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Larissa Soto on the potentials and pitfalls of the Escazú Agreement in Latin America

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Chile's President Gabriel Boric, accompanied by Foreign Minister Antonia Urrejola and Environment Minister Maisa Rojas, takes part in a signing ceremony for the draft agreement to approve the Treaty of Escazú in Santiago, Chile on 18 March 2022. Photo: picture alliance / ASSOCIATED PRESS | Esteban Felix

The Regional Agreement on Access to Information, Public Participation, and Justice in Environmental Matters in Latin America and the Caribbean, popularly known as the Escazú Agreement, is an international treaty that evolved from the Rio+20 process around the United Nations Conference on Sustainable Development in 2012. It aims to support access to environmental information and protect environmental defenders.

So far, it has been signed by 25 countries and ratified by 12. It entered into force in April 2021 after Mexico and Argentina ratified it. One year later, in April 2022, the first general meeting of the agreement’s signatories, the Conference of Parties (COP), took place in Santiago de Chile. Gaya Sriskanthan of the Rosa Luxemburg Foundation’s New York Office spoke with Larissa Soto, a Costa Rican social anthropologist working with the organization La Ruta del Clima, about the effects and the potential of the new agreement as a tool to enhance climate action from a human rights perspective.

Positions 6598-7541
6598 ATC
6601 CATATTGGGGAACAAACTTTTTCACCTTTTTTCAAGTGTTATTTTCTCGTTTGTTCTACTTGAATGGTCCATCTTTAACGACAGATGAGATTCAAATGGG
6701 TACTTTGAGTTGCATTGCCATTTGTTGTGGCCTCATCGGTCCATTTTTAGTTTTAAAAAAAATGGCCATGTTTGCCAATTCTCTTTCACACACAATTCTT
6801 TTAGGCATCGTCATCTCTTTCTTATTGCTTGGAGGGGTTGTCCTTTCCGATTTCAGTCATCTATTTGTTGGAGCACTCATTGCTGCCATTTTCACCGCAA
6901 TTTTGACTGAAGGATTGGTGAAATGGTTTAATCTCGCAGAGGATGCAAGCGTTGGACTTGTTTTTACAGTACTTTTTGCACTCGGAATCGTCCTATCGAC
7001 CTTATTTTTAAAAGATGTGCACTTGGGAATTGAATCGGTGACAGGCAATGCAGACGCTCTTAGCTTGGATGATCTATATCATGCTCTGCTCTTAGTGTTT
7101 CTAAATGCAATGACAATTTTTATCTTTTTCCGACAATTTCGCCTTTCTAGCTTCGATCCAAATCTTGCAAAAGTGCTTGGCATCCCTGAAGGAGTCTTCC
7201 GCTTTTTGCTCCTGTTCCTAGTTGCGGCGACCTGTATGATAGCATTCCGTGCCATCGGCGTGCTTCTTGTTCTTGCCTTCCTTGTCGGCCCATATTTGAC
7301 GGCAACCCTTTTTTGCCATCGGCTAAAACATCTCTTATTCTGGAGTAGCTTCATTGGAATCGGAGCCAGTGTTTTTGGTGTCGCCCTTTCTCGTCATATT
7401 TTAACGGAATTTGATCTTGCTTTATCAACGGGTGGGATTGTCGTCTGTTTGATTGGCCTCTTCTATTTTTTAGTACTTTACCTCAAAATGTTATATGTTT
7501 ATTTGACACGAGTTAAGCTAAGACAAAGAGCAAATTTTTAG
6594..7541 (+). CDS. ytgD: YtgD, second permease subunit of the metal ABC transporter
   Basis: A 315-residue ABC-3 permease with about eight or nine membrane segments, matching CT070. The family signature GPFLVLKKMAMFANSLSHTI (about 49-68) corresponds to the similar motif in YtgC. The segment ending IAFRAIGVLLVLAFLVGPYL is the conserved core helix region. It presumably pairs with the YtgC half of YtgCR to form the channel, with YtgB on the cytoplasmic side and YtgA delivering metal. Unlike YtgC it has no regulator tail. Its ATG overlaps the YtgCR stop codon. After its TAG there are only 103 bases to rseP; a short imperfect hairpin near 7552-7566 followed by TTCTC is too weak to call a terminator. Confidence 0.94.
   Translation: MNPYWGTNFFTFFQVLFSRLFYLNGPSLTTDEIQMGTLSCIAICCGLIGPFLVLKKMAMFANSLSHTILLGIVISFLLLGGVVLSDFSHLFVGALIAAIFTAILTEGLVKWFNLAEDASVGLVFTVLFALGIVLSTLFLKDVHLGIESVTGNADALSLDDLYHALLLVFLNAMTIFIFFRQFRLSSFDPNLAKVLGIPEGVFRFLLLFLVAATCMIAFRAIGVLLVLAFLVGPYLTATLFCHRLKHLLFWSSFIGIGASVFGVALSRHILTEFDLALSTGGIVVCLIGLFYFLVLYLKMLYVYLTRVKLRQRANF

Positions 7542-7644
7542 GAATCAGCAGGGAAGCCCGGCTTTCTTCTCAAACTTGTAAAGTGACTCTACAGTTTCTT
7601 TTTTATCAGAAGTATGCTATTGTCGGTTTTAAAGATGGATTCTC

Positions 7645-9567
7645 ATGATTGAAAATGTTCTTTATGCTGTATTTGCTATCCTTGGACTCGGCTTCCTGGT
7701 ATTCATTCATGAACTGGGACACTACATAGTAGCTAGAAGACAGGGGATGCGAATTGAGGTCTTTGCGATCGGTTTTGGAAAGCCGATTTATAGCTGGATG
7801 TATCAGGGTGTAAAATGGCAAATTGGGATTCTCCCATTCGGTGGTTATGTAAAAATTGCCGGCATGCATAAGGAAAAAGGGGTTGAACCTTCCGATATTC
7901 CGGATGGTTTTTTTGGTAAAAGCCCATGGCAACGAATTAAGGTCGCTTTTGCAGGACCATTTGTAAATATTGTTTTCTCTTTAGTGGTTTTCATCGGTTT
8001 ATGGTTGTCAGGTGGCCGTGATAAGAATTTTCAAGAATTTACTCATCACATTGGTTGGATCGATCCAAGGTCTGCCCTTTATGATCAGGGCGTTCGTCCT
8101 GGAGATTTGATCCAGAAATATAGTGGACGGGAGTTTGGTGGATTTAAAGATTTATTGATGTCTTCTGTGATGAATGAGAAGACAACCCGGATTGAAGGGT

Larissa Soto is a Costa Rican social anthropologist who collaborates with La Ruta del Clima, a Central American non-profit civil society organization that works at different levels to encourage public participation in climate decisions and promote climate justice.

The Escazú Agreement entered into force one year ago. Can you tell us more about it?

Rights to participation have been central in the agenda of Latin American and Caribbean countries since the Rio Declaration on Environment and Development in 1992, and through the long process of negotiations on the international level that followed. Twenty years after the first conference, a second one took place in Rio de Janeiro. The Principle 10 of the Declaration of the United Nations Conference on Sustainable Development that came out of this Rio+20 process states that “environmental issues are best handled with the participation of all citizens involved”. The Escazú Agreement focuses on operationalizing this principle.

What are the aims of the agreement?

Firstly, it encourages the adoption of concrete measures to facilitate access to information and effective participation in environmental issues at all levels. Secondly, it promotes the role of the public in environmental democracy and highlights the importance of protecting the human rights of environmental defenders. Lastly, it urges states to guarantee access to justice regarding environmental matters.

In fact, the Escazú Agreement efforts have already begun to pay off. It provides a platform to standardize access, rights, and protection across Latin America and the Caribbean. The agreement is an innovative instrument because the public has a central role. For the ratified countries, the agreement is an opportunity to level the playing field in terms of access rights.